“Excuse me, sir, but one does not give away one’s child to a passer-by, like that. I am right, am I not? Still, I don’t say—you are rich; you have the air of a very good man,—if it were for her happiness. But one must find out that. You understand: suppose that I were to let her go and to sacrifice myself, I should like to know what becomes of her; I should not wish to lose sight of her; I should like to know with whom she is living, so that I could go to see her from time to time; so that she may know that her good foster-father is alive, that he is watching over her. In short, there are things which are not possible. I do not even know your name. If you were to take her away, I should say: ‘Well, and the Lark, what has become of her?’ One must, at least, see some petty scrap of paper, some trifle in the way of a passport, you know!”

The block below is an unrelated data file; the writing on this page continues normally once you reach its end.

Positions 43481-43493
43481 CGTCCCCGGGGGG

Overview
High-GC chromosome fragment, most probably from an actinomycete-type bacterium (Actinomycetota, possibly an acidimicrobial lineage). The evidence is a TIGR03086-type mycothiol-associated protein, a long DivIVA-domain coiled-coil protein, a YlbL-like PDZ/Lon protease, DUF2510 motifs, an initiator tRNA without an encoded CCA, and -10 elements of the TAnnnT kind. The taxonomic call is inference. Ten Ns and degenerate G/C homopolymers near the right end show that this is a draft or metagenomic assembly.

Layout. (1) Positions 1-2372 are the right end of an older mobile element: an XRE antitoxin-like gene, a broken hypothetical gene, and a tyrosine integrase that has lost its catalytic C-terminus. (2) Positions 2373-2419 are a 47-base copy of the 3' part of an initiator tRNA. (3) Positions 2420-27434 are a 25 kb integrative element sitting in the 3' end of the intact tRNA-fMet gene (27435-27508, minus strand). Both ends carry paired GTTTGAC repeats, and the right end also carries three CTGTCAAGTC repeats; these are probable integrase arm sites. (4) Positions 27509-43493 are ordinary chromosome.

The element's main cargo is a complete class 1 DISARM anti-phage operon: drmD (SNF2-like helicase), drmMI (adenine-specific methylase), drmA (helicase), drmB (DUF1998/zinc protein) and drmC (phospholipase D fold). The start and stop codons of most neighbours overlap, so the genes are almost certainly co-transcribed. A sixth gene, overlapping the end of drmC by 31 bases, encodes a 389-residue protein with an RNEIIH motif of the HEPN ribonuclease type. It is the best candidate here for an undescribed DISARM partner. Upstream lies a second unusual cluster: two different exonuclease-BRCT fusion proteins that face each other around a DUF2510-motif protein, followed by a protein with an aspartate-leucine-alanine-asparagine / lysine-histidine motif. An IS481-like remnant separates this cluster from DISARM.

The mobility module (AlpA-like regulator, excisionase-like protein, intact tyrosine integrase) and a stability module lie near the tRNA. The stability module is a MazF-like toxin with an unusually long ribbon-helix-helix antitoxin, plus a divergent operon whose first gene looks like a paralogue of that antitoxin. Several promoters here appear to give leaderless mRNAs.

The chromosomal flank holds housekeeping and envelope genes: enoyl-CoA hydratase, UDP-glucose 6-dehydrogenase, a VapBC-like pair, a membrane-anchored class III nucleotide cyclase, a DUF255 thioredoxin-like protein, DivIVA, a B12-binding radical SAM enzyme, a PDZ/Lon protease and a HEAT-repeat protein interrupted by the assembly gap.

The stranger, still surveying him with that gaze which penetrates, as the saying goes, to the very depths of the conscience, replied in a grave, firm voice:—
“Monsieur Thénardier, one does not require a passport to travel five leagues from Paris. If I take Cosette away, I shall take her away, and that is the end of the matter. You will not know my name, you will not know my residence, you will not know where she is; and my intention is that she shall never set eyes on you again so long as she lives. I break the thread which binds her foot, and she departs. Does that suit you? Yes or no?”